• A low power proxy 120 may send a going-to-sleep message, such as a StopForwardPacket message or similar message acknowledging the power mode of the power saving device, to the Bluetooth access point 112 or the wake up agent 116 of the Bluetooth access point 112 to acknowledge the power mode of the power saving device 102, such as to inform the Bluetooth access point 112 to discontinue sending network packets to the power saving device 102, and to permit the wake up agent 116 to understand that the power saving device 102 has entered an offline mode, such as a deep sleep offline mode. This type of going-to-sleep message can trigger a link-specific behavior such as packet filtering for the network traffic which would otherwise be provided to the power saving device 102. Alternatively, if a wake up agent supports UPnP™ sniffing, the wake up agent can learn the power state of a power saving device and independently and automatically initiate packet filtering for the power saving device without receiving a going-to-sleep message.
  • A wake up message or going-to-sleep message from a low power proxy to a wake up agent can be delivered in a secure manner. For example, a security channel can be established between the low power proxy and the wake up agent before transmitting the wake up message from the low power proxy to the wake up agent, such as by exchanging security keys or making use of a security protocol such as UPnP™ security profile, IP-SEC, SSH, or the like. Alternatively, if one or more of the networks in the relevant network architecture are secure, additional security measures are not necessary in those networks to practice the present invention.
  • Once received from the low power proxy, a wake up agent should be able to interpret the wake up message and make use of link-layer mechanisms to achieve a desirable wake-up behavior in the power saving device. For example, when the power saving device 102 is in a deep sleep offline mode, the Bluetooth access point 112 should prevent forwarding of network packets, such as filtering. The Bluetooth access point 112 can be informed of the power saving device 102 being in a deep sleep offline mode, for example, when the Bluetooth access point 112 receives a going-to-sleep message for the power saving device 102 or from periodic UPnP sniffing by the Bluetooth access point 112. And when the Bluetooth access point 112, or the wake up agent 116 of the Bluetooth access point 112, receives an SSDP message with a power state header from the power saving device 102 or a power state change notification, such as a StartForwardPacket message or like message indicating the power state change of the power saving device 102, from the low power proxy, the Bluetooth access point 112 should start forwarding network packets to the power saving device 102. An access point may not know when to start forwarding packets to a power saving device if the power saving device wakes up automatically, or otherwise without the assistance of the access point. If the access point is UPnP™ aware, i.e., the access point has UPnP™ sniffing or has UPnP™ Control Point capability, the access point will see the SSDP notifications that contain the power status change from the power saving device and will know that the access point can start forwarding packets to the power saving device. If the access point is not UPnP™ aware, or in case the access point is not UPnP™ aware, the low power proxy may detect the power change status of the power saving device from the SSDP notifications sent by the power saving device. The low power proxy may then send out a message to an access point to let the access point know that the access point can begin forwarding packets to the power saving device, such as the low power proxy sending a StartForwardPacket message to a Bluetooth access point.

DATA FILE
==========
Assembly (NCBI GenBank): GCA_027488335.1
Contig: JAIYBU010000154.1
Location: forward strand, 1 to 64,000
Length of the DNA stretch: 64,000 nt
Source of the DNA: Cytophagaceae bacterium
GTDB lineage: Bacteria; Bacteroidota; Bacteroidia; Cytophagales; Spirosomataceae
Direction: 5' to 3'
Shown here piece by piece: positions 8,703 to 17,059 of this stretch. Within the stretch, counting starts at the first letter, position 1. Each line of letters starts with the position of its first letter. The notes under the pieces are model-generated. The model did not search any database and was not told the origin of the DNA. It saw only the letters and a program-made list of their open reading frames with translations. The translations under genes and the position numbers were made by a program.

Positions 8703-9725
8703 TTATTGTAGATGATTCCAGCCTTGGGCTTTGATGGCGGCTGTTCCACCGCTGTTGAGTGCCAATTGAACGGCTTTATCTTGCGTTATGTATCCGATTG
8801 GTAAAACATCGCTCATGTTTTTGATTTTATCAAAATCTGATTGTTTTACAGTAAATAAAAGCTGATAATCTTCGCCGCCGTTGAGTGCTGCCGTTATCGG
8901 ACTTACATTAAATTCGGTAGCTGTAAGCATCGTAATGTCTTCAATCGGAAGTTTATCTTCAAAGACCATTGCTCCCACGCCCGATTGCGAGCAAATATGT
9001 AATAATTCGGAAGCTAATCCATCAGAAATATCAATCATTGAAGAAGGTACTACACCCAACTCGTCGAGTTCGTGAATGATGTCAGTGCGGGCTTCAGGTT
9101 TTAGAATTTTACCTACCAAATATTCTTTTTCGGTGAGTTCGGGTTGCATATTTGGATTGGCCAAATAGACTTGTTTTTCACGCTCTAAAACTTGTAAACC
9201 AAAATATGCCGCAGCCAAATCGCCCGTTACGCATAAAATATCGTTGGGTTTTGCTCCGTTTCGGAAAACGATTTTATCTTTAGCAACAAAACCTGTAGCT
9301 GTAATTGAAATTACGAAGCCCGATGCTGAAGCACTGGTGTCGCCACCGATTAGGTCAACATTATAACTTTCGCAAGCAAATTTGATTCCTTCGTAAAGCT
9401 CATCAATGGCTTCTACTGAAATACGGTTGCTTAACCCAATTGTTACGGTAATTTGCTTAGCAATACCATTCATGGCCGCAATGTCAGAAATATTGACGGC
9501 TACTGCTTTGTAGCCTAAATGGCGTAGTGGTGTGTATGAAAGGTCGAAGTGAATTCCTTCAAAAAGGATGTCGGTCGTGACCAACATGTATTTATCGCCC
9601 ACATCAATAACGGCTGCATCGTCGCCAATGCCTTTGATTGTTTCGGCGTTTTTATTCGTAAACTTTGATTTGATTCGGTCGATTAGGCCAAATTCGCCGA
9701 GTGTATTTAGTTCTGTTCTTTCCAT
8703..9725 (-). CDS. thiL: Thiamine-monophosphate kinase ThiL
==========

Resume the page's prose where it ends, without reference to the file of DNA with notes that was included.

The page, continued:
• In addition to wake up agents being located in access points, wake up agents can also be implemented in routers and other network communication entities which can support wake up capabilities, such as waking UPnP™ devices from a deep sleep offline mode.
  • Wake up agents can be implemented as add-ons to Network Connectivity Function (NCF) or UPnP IGD device profile. For example, NCF currently proposes to include UPnP™ filtering as an optional feature, therefore providing the opportunity to add a wake up agent on top of the current proposal to achieve, in addition to UPnP™ filtering, low power functions such as distributed architecture wake up capabilities. In the case of UPnP IGD device profile, for example, additional events or control actions can be added to implement the wakeup agents.
  • Reference is now made to FIG. 3, which illustrates a block diagram of an entity 40 capable of operating in accordance with a distributed link layer wake up agent system or method for permitting a low power proxy to wake a power saving device from an offline power saving mode using a wake up agent in accordance with at least one embodiment of the present invention. The entity 40 may be, for example, a power saving device, an access point, a control point, a router, a low power proxy, a wake up agent, combinations of these devices such as a low power proxy/control point and an access point/wake up agent, and like network devices operating in accordance with embodiments of the present invention. Although shown as separate entities, in some embodiments, one or more entities may support one or more of the entities, logically separated but co-located within one entity. For example, a single entity may support a logically separate, but co-located, access point and wake up agent. Similarly, some network entities may be embodied as hardware, software, or combinations of hardware and software components.